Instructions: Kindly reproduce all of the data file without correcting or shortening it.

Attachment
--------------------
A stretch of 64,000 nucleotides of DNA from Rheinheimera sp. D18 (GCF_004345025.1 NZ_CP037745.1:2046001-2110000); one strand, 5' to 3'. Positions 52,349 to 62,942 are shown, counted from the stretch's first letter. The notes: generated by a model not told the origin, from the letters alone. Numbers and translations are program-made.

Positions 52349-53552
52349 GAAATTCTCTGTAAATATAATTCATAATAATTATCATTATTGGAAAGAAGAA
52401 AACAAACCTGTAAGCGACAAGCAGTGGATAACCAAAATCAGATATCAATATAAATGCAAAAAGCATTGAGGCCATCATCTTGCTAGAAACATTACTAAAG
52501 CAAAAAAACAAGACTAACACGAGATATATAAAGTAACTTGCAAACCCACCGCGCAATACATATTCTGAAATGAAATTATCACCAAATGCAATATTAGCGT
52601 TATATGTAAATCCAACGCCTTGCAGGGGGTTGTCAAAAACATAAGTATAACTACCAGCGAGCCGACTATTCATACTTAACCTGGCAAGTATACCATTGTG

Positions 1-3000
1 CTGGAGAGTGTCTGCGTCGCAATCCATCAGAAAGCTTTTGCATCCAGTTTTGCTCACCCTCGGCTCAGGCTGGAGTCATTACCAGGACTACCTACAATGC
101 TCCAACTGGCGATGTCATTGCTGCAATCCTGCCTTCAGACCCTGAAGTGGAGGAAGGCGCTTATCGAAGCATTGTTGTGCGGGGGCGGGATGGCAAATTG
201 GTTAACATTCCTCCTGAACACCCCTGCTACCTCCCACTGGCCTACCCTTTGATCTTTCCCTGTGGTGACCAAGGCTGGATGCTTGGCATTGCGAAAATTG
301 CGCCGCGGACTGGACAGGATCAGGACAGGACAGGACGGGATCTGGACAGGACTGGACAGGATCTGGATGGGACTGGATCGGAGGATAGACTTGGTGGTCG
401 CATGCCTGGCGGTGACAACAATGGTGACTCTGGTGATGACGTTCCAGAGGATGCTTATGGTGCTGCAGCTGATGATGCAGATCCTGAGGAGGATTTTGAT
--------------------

A stretch of 64,000 nucleotides of DNA from Rheinheimera sp. D18 (GCF_004345025.1 NZ_CP037745.1:2046001-2110000); one strand, 5' to 3'. Positions 52,349 to 62,942 are shown, counted from the stretch's first letter. The notes: generated by a model not told the origin, from the letters alone. Numbers and translations are program-made.

Positions 52349-53552
52349 GAAATTCTCTGTAAATATAATTCATAATAATTATCATTATTGGAAAGAAGAA
52401 AACAAACCTGTAAGCGACAAGCAGTGGATAACCAAAATCAGATATCAATATAAATGCAAAAAGCATTGAGGCCATCATCTTGCTAGAAACATTACTAAAG
52501 CAAAAAAACAAGACTAACACGAGATATATAAAGTAACTTGCAAACCCACCGCGCAATACATATTCTGAAATGAAATTATCACCAAATGCAATATTAGCGT
52601 TATATGTAAATCCAACGCCTTGCAGGGGGTTGTCAAAAACATAAGTATAACTACCAGCGAGCCGACTATTCATACTTAACCTGGCAAGTATACCATTGTG

Positions 1-3000
1 CTGGAGAGTGTCTGCGTCGCAATCCATCAGAAAGCTTTTGCATCCAGTTTTGCTCACCCTCGGCTCAGGCTGGAGTCATTACCAGGACTACCTACAATGC
101 TCCAACTGGCGATGTCATTGCTGCAATCCTGCCTTCAGACCCTGAAGTGGAGGAAGGCGCTTATCGAAGCATTGTTGTGCGGGGGCGGGATGGCAAATTG
201 GTTAACATTCCTCCTGAACACCCCTGCTACCTCCCACTGGCCTACCCTTTGATCTTTCCCTGTGGTGACCAAGGCTGGATGCTTGGCATTGCGAAAATTG
301 CGCCGCGGACTGGACAGGATCAGGACAGGACAGGACGGGATCTGGACAGGACTGGACAGGATCTGGATGGGACTGGATCGGAGGATAGACTTGGTGGTCG
401 CATGCCTGGCGGTGACAACAATGGTGACTCTGGTGATGACGTTCCAGAGGATGCTTATGGTGCTGCAGCTGATGATGCAGATCCTGAGGAGGATTTTGAT